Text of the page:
Borrowing Through Self Managed Super Funds (SMSF)

Self managed super funds (SMSF) are becoming very popular in the current economic climate where retail super funds are struggling to perform to client expectations.  You will get the same taxation benefits with a SMSF as in a retail super fund, but you have control of the fund.  There are very strict rules which must be followed by SMSF trustees.  Setting up a SMSF can be confusing and you should consult both a lawyer and an accountant before considering whether it is right for you.  Most accountants recommend that you have at least $200,000 in super savings before you entertain the idea of setting up a SMSF.

Many people know that SMSFs can purchase commercial and residential properties (with some exceptions).  However many people do not realise that SMSFs can borrow from financial institutions, or related parties, to assist in purchasing property.  Changes to superannuation legislation in 2007 made this possible.  Since this time, most of the banks have slowly warmed to the concept, however there is very little variety when it comes to loan products.  Most banks are very particular (mostly due to the legislation regulating the industry) about how they lend to SMSFs.  If you have available funds in another related entity, such as a family trust or company, that related entity can become the “bank” and lend to your SMSF, thereby obtaining a double benefit for you and your entity.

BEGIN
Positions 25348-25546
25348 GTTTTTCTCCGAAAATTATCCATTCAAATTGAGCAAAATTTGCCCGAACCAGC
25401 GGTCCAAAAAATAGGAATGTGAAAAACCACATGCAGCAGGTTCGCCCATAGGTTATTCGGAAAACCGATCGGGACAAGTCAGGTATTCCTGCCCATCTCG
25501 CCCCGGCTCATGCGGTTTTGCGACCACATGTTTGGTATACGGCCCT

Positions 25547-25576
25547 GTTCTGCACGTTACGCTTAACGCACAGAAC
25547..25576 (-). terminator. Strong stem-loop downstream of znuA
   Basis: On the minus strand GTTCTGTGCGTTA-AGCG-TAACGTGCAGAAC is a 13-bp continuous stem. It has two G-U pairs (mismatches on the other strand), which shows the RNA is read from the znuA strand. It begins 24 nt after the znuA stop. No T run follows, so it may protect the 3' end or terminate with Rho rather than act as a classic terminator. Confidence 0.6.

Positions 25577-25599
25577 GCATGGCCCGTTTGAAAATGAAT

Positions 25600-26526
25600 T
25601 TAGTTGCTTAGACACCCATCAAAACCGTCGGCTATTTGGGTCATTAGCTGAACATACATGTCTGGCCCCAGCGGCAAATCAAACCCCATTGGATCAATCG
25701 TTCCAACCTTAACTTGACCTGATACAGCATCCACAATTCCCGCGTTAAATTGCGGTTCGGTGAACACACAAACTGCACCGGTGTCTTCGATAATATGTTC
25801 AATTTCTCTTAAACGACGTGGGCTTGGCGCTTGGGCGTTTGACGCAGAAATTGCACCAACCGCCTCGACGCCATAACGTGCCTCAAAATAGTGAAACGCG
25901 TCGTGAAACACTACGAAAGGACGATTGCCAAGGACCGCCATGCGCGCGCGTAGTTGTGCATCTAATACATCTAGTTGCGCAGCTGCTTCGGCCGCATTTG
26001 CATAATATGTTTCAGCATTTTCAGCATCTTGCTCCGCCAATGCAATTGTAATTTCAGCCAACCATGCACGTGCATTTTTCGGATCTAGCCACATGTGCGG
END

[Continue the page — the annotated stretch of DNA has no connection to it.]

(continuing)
When a SMSF borrows money, it will be required to establish what is commonly referred to as a “bare trust”.  This is a special purpose trust which holds the property being purchased on trust for the SMSF.  Whilst this may seem cumbersome, the bare trust serves a very important purpose.  The reason for the bare trust is that there must be a level of protection between the lender and the SMSF.  In the event of the SMSF defaulting, this prevents the lender from getting to the assets of the SMSF other than those which were secured, thereby preserving the other SMSF assets.  The Government has purposely legislated this way to ensure that members of the SMSF do not lose their entire retirement fund in the event that the investment turns sour.

While there is some expense involved in setting up SMSFs and bare trusts, the long term taxation benefits often outweigh the short term set up costs.  Buying assets through a SMSF also adds a layer of asset protection in many cases.  However, it is strongly recommended that you consult a lawyer and accountant before you decide whether to set up any SMSF or to borrow money through an already existing SMSF.

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